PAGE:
From the cover and the blurb you might think that this book is a thriller, a story of modern-day sword fighting in a clandestine, to-the-death competition. But while it is that, it is actually a confessional, an unsuspected glimpse into the deepest hopes and desires of the author. Apart from writing, Michael Edelson is also well known as a practitioner of HEMA, the quest to rediscover historical European martial arts from ancient manuscripts. And when I say martial arts, this mainly relates to sword fighting although as the HEMA movement has grown the martial arts being resurrected have expanded to include skills like wrestling and the quarter staff. But the core of HEMA remains sword fighting – proper sword fighting, not the technical discipline of sports fencing which, with the adoption of electronic scoring, has moved further and further away from its roots in two men trying to kill each other.
So, what are the deepest hopes and desires of a leading HEMA practitioner? It turns out, rather like those of most of the rest of us. The protagonist of The Talhoffer Society runs a HEMA club in America; he makes a living but it’s a struggle, a struggle made worse by continuing feelings of futility over what he has dedicated his life to. After all, what does it matter how people fought with swords four centuries ago? But then he receives a message inviting him to take part in a clandestine sword fighting tournament, a tournament in which the swords will be sharp and the fighting real. The intention is not to kill the opponent but, with sharps, the possibility exists. What’s more, he will be paid extremely handsomely for his participation.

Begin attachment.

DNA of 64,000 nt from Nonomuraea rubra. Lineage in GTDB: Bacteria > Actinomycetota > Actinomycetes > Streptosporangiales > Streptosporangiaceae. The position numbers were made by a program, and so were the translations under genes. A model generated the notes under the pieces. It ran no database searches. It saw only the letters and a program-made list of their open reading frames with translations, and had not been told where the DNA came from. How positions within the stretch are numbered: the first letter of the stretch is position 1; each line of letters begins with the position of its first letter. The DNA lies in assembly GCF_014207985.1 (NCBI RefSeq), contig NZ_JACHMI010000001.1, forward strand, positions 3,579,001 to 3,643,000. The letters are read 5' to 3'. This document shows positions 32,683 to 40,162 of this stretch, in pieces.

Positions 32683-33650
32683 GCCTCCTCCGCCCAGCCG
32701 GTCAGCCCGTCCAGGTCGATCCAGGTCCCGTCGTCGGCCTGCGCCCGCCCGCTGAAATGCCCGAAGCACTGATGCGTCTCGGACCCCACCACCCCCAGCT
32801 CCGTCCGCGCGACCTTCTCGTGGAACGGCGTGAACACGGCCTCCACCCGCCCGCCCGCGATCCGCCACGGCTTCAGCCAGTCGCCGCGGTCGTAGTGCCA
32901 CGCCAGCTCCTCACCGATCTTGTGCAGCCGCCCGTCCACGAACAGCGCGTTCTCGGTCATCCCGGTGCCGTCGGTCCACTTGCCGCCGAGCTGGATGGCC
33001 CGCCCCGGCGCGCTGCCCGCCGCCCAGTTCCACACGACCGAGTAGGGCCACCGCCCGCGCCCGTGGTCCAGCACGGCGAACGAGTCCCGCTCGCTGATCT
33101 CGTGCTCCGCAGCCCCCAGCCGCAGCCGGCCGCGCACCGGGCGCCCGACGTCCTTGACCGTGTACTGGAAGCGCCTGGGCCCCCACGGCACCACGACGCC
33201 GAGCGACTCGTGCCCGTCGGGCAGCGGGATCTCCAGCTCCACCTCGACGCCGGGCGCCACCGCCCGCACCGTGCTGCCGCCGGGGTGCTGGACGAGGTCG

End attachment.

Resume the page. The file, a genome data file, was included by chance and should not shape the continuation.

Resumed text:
Our hero decides to take part, at first as a plant for the FBI, later for the sake of the competition itself. For not only does he find the competition intoxicating, but he falls in love with another competitor and he realises that the competition itself is highly valued by the rich and powerful men who are sponsoring it. In particular, the Japanese, for whom sword fighting and sword making are still living traditions, sponsor the competition as an expression of the deep soul of the Japanese people.
In the end, our hero fights in the competition, gets the girl, learns the meaning of fighting with swords when his life is on the line and becomes part of a larger organisation committed to returning the skills of historical European sword fighting to their place at the heart of Western civilisation.
As a confession of the deepest hopes and wishes of the writer, it’s pretty comprehensive! The wish-fulfilment fantasy of a HEMA practitioner, all wrapped up in some excellent fights. Edelson, unlike the vast majority of writers, knows what he’s talking about when writing about sword fights.
Read The Talhoffer Society for its unexpected glimpse into a man’s soul, the most accurate sword fights in print and a good story of HEMA wishes coming true.